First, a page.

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By Meri Perra

I don’t know if you noticed, but we lesbians are the hot thing this Mother’s Day.

The New Yorker featured a lesbian couple on their cover (in the nicest kitchen I’ve ever seen in a lesbian-headed household). Google gave us a shout-out in their Mother’s Day video:


And BuzzFeed has a list of 15 Mother’s Day Cards for Wonderful Lesbian Moms. (My favourite is the Charlie Sheen one, which is the only time you’ll ever hear me use “Charlie Sheen” and “favourite” in the same sentence.)

So what gives? Why can’t we celebrate our day better? Especially in my house.

In my house Mothers’ Day is a day just like any other.

There are just as many dishes, mess, lack of sleep, whining – except we get handmade cards from our girls that daycare staff have had our children make a double set of for each of us. These cards melt our hearts every year. They’re beautiful. But I want Brunch.

Actually, I want more than brunch – let’s fantasize right at least.

I want to sleep in, uninterrupted. I want to come downstairs – only when I’m truly rested – to happy, clean children in a happy, clean, sun-filled room with a beautiful brunch set on our happy, clean table.

With fresh flowers in the centre. And freshly squeezed juice on the side. All prepared for by my happy, clean, doting partner.

Straight Mother's Day Envy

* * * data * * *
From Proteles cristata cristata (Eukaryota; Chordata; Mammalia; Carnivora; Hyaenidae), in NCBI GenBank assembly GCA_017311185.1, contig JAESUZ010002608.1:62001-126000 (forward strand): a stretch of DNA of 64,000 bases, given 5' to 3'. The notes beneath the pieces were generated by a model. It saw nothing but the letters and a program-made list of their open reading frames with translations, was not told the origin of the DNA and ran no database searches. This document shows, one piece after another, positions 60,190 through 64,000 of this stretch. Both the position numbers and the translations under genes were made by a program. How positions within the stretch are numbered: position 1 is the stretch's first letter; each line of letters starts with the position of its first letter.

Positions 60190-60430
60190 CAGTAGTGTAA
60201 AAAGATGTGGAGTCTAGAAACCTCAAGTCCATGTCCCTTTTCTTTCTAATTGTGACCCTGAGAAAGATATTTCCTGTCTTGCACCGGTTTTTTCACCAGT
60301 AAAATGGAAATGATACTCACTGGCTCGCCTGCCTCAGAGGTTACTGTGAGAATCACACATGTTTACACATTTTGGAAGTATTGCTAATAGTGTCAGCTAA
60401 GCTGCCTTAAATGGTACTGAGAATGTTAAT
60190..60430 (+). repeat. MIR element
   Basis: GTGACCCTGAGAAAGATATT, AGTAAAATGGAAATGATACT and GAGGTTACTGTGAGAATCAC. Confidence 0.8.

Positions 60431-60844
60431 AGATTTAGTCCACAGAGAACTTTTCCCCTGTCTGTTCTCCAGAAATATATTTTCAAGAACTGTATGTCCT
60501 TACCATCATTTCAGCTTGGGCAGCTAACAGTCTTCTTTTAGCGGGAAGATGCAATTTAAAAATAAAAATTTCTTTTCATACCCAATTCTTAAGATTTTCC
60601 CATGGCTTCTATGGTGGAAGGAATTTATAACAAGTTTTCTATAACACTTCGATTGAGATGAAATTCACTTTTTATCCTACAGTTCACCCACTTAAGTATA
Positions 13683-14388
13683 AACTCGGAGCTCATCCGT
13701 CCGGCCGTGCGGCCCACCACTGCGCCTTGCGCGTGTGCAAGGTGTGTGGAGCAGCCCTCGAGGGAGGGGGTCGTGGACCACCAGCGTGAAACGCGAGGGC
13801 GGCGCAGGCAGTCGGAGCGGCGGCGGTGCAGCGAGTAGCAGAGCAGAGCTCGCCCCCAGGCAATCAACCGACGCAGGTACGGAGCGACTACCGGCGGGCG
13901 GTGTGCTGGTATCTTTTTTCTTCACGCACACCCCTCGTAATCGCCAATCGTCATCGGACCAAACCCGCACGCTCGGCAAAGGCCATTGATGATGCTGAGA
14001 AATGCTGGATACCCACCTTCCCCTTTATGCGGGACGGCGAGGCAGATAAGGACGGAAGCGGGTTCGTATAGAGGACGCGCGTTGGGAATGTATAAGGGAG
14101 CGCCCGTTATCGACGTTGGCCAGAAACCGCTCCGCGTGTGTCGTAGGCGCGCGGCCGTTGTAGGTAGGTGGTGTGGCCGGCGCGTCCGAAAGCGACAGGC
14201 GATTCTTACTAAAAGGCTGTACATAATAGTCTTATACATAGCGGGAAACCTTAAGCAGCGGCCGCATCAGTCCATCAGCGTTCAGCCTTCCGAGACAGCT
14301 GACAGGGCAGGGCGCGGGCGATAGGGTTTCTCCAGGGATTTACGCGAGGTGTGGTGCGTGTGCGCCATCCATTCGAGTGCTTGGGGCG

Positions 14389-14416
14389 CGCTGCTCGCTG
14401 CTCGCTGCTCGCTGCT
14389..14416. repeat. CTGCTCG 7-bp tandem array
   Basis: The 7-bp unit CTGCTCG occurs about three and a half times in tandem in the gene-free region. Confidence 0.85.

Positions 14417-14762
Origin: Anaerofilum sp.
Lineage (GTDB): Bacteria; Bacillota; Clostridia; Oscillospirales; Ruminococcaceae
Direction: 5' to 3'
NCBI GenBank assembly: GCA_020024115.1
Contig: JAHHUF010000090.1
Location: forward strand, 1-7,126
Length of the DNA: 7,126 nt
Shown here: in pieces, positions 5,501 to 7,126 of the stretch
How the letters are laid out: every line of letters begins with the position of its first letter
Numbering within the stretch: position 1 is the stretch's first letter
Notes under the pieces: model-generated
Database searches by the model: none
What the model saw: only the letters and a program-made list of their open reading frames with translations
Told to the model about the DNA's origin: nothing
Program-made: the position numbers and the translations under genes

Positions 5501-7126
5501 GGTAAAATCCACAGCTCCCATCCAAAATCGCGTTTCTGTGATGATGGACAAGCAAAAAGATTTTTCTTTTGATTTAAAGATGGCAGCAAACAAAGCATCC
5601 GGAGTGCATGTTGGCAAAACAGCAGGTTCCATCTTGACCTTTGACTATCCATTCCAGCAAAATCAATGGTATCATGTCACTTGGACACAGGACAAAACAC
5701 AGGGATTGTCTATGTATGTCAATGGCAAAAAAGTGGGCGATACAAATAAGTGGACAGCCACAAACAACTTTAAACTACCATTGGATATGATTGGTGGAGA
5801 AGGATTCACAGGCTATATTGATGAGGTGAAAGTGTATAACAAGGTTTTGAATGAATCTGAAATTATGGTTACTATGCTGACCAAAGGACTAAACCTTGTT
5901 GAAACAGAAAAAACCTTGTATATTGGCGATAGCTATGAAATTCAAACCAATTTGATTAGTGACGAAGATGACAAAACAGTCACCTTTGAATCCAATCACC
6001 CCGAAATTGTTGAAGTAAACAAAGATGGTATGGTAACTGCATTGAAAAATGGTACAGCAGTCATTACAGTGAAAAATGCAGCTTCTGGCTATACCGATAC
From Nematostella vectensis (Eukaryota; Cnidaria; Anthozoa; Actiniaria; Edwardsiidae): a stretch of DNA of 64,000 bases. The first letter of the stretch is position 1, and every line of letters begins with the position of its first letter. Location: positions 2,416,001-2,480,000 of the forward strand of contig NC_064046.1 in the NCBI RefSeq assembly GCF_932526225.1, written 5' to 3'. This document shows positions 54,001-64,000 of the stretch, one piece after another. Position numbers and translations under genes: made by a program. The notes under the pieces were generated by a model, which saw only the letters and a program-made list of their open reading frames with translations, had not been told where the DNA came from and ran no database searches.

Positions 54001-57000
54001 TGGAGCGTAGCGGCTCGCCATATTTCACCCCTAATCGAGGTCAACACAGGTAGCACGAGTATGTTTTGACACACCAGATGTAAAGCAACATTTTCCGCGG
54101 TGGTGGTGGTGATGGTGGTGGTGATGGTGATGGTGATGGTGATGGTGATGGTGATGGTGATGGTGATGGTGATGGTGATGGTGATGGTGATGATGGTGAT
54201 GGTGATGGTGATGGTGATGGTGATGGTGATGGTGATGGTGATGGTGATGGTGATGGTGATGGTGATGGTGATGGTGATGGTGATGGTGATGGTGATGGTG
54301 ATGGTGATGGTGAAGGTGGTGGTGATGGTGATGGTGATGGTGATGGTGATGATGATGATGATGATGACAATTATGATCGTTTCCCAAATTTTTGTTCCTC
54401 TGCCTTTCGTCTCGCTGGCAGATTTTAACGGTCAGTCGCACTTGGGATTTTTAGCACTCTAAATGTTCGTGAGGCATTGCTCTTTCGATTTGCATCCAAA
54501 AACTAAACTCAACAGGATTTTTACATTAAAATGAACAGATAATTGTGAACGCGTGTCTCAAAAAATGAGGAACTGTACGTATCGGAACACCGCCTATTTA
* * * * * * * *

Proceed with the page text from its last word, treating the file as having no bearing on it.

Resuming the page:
(That’s a lot to ask. Okay, she doesn’t have to be clean: a little sweat is sexy.)

But here’s my point: In attempting to share Mother’s Day, both moms get ripped off — and no one gets to be Queer Queen for a day.  Over to lesbian mom blogger Dana Rudolph who manages to get her point across in a much-less whiny way in this piece for the Stir:

There’s also no reason we can’t repurpose one of the holidays to fit our families, or to use the entire time between the two days to celebrate each of the many people whom we call “family,” including donors, surrogates, birth parents, grandparents, aunts, uncles, cousins, grandparents of donors, etc. — whatever works for you. Make it into your own tradition. Hang one family member “apple” a day on a hand-drawn family tree — or orchard, if you prefer — each day between one holiday and the other, for example. Make a dinner at the end that celebrates the heritage or geographic locations of several parts of your family — or just their favorite foods.

Rob Watson also feels the dichotomy of Mother/Father’s Day excludes same-sex parents. He says he fills the role typically done by the “mom” at his house, something his son understood at the age of seven when he began making him Mother’s Day breakfast in bed.

Which brings me back to my point: Watson gets breakfast in bed one day a year for being a parent. And being a parent is wonderful, very hard work. It’s okay to take a day out to recognize that, and not be asked to share.

To each her own day, I say! (Hint to partner: we can start this Sunday, at our house.)

Meri Perra lives with her partner, two daughters, tiny cat and massive cargo bike in Toronto’s downtown east end. She recognizes her Mother’s Day fantasy is not based on any kind of reality – straight, queer or otherwise.

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